Is this Information CRAP? I sure hope so.

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Do you go to the library?
Are library buildings going to turn into museums full of old books? How do you feel about libraries? When was the last time you visited one?

I used to love walking to the library as a kid. I lived in libraries. I used to walk to the nearest library as a kid. When we moved up north, I walked for 2 hours to get to the University of Toronto library on Saturdays so I could experience “walking to the library”. I even worked as a librarian as a student. I miss libraries.

Learning about the Dewey System
We had library lessons in elementary school every Thursday with Miss Evans. I loved them because it meant leaving the classroom and going off to the library. I preferred to be surrounded by books and book shelves than to be confined to a chair in the classroom. The librarian would read parts of a book and recommend books.

The best part came in grade 6 when we learned about the Dewey system. The Dewey system is a system used to organize books on library shelves according to topics. Instead of having the topics written on the book shelves, Dewey came up with a system of numbers (0-999).

I found DDS very empowering because I could locate any book I wanted in any library in town by following the Dewey Decimal System (DDS). Is there a need for such a system, today? How do we categorize and locate reading material outside the library?


Google Library
Today, my library is the Internet. I now use Google search engine to locate anything or anyone that exists online. If the person or information is there, I will find it. But is the information CRAP if it’s not housed in a library? I sure hope so. Here’s how how you ensure that it is CRAP.

Information Sharing & CRAP
C.R.A.P stands for Currency, Reliability, Authority and Purpose. Below are some helpful questions to help you learn whether the information you read is CRAP or not.

  1. Currency:
    • How recent is the information?
    • Does it appear elsewhere under an older date?
  2. Reliability
    • What kind of information is included in the resource?
    • Is the content mostly opinion or fact?
    • Are the two balanced?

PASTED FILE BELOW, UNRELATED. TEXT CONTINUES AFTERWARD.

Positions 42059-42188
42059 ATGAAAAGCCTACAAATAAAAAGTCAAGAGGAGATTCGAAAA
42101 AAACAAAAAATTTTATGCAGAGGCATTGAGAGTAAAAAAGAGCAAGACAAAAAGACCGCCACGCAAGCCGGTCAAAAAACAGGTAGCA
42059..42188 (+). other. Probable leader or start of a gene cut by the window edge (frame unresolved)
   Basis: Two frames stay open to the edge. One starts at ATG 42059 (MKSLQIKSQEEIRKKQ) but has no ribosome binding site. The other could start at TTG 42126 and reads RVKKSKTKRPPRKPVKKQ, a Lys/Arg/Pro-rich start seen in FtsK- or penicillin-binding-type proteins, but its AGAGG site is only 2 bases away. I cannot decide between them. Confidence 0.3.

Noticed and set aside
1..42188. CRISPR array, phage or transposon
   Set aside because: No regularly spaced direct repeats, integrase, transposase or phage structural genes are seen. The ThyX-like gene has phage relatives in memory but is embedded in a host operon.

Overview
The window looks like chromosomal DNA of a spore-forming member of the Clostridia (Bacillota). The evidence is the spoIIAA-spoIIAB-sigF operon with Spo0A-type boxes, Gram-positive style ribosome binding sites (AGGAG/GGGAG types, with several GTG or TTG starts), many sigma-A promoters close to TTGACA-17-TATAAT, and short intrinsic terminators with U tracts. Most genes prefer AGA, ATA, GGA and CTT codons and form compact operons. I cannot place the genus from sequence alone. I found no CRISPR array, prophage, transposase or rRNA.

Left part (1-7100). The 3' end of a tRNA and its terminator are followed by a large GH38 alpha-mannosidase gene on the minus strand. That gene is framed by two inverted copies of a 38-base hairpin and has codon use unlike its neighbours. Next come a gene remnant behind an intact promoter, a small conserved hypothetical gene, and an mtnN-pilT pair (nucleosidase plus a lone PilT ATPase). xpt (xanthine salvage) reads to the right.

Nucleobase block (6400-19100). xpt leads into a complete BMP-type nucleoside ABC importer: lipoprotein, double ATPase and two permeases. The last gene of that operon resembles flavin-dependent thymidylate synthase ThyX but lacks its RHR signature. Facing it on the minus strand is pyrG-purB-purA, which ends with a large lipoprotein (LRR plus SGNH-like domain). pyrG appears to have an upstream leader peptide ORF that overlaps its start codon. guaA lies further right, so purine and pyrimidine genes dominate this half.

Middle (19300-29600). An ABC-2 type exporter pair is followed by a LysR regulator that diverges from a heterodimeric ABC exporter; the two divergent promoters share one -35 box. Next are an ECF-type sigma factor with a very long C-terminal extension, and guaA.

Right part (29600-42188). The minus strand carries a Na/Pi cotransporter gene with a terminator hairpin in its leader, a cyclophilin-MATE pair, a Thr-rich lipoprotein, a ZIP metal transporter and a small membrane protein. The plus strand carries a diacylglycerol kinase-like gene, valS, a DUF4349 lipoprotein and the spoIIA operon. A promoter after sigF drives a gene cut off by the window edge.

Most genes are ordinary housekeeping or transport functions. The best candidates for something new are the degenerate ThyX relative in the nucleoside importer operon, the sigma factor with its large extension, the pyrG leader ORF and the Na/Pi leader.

• Does the writer provide references or sources for data or quotations?
    • Is the information source cited or credit given to those who had similar ideas?
  3. Authority
    • Who is the author?
    • Is the writer an expert on the topic?
    • What are the writer’s credentials?
    • Who is the publisher or sponsor?
    • Is the sponsor or publisher reputable?
    • What is the publisher’s interest (if any) in this information?
    • Are there advertisements where the article or blog post appears?
  4. Purpose 
    • Is the information fact or opinion?
    • Is the information biased?
    • Is the creator/author trying to sell or persuade the reader of something?

Crap Detection 101 by Howard Rheingold
Rheingold is an expert of information overload and the overuse of the internet and social media. I interviewed Howard Rheingold on WizIQ conversation in 2012. Watch the following video by Howard Rheingold on Crap Detection 101: How to Distinguish Good and Bad Information Online

Take the C.R.A.A.P Test
Please take the C.R.A.A.P test and decide whether this blog post is C.R.A.A.P or not. As consumers of information, we must strive for the truth. What information is CRAP and what is not?

Blog Posts May Not be CRAAP
Are blog posts CRAAP? Can you use a blog for a research paper? Many universities do not allow students to cite blog posts, at the postgraduate level, allow it at the undergraduate level. However, learning how to cite is important for an academic article, it is not necessary for a blog post. Will that change in the future? Will academic writing resemble a blog post? Or maybe we can have start academic blogs?



Dr. Nellie Deutsch is an education technology and curriculum consultant, faculty at Atlantic University in the MA transpersonal and leadership studies, teacher trainer, researcher, and writer. She organizes Moodle MOOCs and online conferences. She earned her doctorate in education and educational leadership with a specialization in curriculum and instruction from the University of Phoenix Her dissertation research (available on ProQuest & Amazon) focused on instructor experiences with integrating technology in blended learning contexts in higher education around the world. Nellie offers free teacher training courses on teaching with technology, action research and Moodle for teacher courses to new, veteran, and future teachers who wish to teach online, face-to-face or in blended learning formats. She also provides online courses to teachers and ICT people on how to be administrators of Moodle websites. She integrates Moodle and WizIQ live virtual classes in all her courses.


  1. What a great blog, Nellie! Thanks for all the new links; and I missed your interview with Rheingold, I’ll have to go and hunt it up on WizIQ.

    I know how you feel about libraries: me too. I live surrounded by books, and with a well-stocked Kindle/PDF library too. My best memory of my childhood library was being taken there somewhere around my 10th birthday and having my Mom check out Raphael Sabatini’s Captain Blood for me. Her father had done the same with her, when she will 10. I read all of Sabatini’s books, one after the other, and she and I talked about them, just as she and her Dad had talked about them when she was 10. I felt so grown up getting into that section of the library. Now it’s the joy of finding something on Google Scholar or Google Books, or plunking down in a virtual library and clicking on something on the wall that leads to a brand new internet-based source of writing/reading you’ve never heard of before. Lots of fun!

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